Eugene Schwartz, the writer of the wonderful letter posted below, found the WhatTheyThink.com article on the history of printing districts in New York City by way of Bob Sacks’s BoSacks Reporter, which graciously picked the story up. It all got started with a PrintCEO blog post about an article on the topic in a recent issue of The New York Times. Others with tales to tell of times gone by in their printing communities are invited to add their recollections to Gene’s. Today he’s a columnist for Book Business magazine and an editor-at-large for ForeWord magazine (a journal for reviews of and news about independently published books). Here's his letter:
Reading your article in BoSacks “Heard on the Web” brought me back to yet an earlier era in the 1950s in New York City, and a neighborhood a bit northeast of the rumbling (and sometimes roaring when you got close) presses of the Hudson and Varick Street sector of the printing business about which you wrote.
I'm thinking of the network of commercial printing job shops south of Union Square and north of Canal that handled much of the short run brochure, announcement, newsletter, booklet, broadside and direct mail needs of the city's businesses, agencies and studios, and non-profits.
I started out as a young salesman in 1954 for Carnegie Press, Inc., a small letterpress shop (two #2 Kelleys, a Miller Simplex and Miehle Vertical), on the 10th floor of 104-110 Green Street, corner of Prince— now converted to an upscale condo in Soho. My bosses, Lou Auerbach and Ozzie Schroeder (the outside man and the inside man), took me in and taught me the ropes. My beat was South Ferry to 57th Street.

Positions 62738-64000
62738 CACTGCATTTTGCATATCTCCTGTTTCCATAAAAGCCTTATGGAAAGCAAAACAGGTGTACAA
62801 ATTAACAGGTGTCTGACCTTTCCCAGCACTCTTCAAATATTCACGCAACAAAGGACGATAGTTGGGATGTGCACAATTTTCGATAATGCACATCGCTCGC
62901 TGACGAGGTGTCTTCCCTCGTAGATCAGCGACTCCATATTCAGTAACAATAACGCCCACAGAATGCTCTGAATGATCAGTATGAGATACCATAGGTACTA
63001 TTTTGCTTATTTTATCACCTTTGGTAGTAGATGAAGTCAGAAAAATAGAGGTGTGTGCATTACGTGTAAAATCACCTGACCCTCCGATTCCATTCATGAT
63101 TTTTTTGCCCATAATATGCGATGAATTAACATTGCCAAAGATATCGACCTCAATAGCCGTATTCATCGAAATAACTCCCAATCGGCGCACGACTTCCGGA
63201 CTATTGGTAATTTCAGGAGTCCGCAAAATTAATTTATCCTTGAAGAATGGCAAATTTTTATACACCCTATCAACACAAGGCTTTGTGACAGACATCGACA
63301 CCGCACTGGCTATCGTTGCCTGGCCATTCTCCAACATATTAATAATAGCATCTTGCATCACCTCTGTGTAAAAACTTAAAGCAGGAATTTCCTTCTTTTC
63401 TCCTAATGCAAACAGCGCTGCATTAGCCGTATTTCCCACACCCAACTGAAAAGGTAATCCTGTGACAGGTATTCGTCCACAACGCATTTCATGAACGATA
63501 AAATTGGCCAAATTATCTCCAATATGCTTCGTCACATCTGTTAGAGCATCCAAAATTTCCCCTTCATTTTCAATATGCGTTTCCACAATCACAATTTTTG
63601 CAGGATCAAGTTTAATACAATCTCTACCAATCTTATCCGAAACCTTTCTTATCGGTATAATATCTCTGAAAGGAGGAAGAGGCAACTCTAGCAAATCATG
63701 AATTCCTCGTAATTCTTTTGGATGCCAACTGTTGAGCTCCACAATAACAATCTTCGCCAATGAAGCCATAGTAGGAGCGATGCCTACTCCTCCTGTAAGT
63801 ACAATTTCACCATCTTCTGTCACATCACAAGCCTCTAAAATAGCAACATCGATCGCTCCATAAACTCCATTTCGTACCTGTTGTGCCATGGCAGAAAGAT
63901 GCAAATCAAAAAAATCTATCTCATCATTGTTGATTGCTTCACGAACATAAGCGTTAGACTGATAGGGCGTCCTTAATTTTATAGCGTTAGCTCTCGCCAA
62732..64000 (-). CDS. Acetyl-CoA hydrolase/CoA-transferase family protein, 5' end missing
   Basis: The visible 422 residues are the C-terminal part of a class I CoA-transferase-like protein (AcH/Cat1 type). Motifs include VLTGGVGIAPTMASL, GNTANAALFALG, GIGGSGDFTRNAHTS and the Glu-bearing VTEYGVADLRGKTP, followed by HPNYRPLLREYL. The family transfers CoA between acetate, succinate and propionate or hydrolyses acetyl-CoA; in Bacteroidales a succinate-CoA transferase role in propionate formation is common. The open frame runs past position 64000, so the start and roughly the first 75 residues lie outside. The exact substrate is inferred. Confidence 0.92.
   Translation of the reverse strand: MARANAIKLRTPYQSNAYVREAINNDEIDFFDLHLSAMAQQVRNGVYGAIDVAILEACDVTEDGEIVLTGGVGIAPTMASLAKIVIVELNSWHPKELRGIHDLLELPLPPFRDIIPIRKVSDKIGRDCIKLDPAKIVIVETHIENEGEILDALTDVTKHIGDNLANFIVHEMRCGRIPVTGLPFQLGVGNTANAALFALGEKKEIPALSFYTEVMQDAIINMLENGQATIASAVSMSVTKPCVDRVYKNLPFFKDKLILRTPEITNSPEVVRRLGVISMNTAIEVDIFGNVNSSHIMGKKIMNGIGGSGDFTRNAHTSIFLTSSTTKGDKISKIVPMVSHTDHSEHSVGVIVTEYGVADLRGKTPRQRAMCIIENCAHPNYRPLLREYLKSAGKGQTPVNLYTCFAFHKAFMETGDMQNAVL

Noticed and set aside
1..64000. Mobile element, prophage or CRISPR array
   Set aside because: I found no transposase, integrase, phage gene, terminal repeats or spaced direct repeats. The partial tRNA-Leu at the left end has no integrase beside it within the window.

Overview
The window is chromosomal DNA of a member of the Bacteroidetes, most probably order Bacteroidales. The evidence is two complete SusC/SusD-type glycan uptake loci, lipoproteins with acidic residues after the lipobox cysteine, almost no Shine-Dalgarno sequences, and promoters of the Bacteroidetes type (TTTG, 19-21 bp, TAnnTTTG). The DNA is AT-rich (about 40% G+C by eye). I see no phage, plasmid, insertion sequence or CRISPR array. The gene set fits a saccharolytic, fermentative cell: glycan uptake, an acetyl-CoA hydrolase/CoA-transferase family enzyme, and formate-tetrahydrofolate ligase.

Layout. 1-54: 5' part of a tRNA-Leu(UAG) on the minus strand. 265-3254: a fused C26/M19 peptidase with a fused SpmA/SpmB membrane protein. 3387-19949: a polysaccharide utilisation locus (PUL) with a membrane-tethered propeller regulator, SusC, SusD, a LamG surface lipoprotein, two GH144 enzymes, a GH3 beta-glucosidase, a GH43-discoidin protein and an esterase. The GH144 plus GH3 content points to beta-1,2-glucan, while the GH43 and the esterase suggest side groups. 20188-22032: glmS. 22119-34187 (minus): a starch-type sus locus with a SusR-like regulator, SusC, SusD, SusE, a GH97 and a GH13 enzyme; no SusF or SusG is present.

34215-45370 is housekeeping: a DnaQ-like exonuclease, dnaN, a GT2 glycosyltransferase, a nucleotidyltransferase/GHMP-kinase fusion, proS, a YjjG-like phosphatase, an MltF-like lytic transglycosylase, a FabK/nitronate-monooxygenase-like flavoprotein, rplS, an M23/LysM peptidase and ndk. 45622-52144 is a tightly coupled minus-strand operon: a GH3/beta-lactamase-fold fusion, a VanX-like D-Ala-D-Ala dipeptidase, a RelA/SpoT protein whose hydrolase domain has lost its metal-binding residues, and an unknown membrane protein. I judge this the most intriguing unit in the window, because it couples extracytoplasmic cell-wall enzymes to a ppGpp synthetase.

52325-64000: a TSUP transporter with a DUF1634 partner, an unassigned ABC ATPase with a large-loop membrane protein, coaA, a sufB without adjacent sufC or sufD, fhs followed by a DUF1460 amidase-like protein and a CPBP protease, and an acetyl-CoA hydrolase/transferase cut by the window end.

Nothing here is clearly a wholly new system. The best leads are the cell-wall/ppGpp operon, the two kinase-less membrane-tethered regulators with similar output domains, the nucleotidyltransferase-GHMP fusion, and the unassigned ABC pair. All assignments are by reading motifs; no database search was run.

We shared the floor with Winslow Ink Co., and all the 12 or so floors of small businesses relied on that one freight elevator you were writing about. If Winslow couldn't come up with a special ink we needed (I would sometimes watch the chemist mix matching swatches with his palette), I would hike over to get it at Superior Ink in the Puck Building on Lafayette Street. We did all our binding (except for small Baumfolder jobs) with Tomash Bindery on Astor Place, who picked up sometimes twice daily.
We got our paper from houses such as Lindenmeyr, Milton, Case and Marquardt—ordered by phone and by the job (early forms of just-in-time inventory), and delivered the next day. Marquardt was just a few blocks away and so we could pick up a rush order of pastel colored Strathmore or Curtis texts in emergencies. Lindenmeyr provided us with rice paper and other specialties. We used a steady supply of Warren antique book, lustro gloss and machine coated Printone—firsts or job lots—from a variety of merchants.
Occasionally an account gave us a large job to farm out, and we'd get 77" offset sheet work done at Landes Offset on Broadway, or get a book plated and printed and bound at H.Wolf.
Although we had our own two Model 8 linotypes, foundry and Ludlow selections, we jobbed out a lot of special typesetting jobs. I remember one of those times when that elevator broke down, and I lugged a load of monotype that we got from H.O. Bullard up 10 flights of steps for a NY Bar Association publication that was on deadline.
We had a folding box shop on the ground floor, and various die-cutting, engraving and finishing shops dotted all over that neighborhood. Those were the days of zinc and copper engravings, Dupont's introduction of Dycril as a plastic substitute (which we tried with some success), and decorative wood type from American Wood Type.
There was a great old mahogany bar-anchored tavern at the corner of Prince and Green, with cut glass windows in the doors, and a special ladies entrance (for the evenings I suppose), where we'd get a quick savory corned beef and cabbage, or potatoes hotplate, rye on the side, and beer for lunch.
From dawn to dusk the neighborhood was teeming with people coming and going on the sidewalks, and with trucks vying for curb space for pickups and deliveries. NYU, Carl Fishers, Wanamakers, Cooper Union, Little Italy, Klein’s on the Square, used book store row on 4th Avenue, Greenwich Village—all those great features of lower Manhattan so easily accessible ringed the area and were part of our reward: we who powered the clatter and the hum of the printing shops and all the other light manufacturing, converting, supply and distribution services that pumped life and opportunity into our great city.
Which, at the time, seemed perfectly normal—seeing as the whole island was alive with enterprise.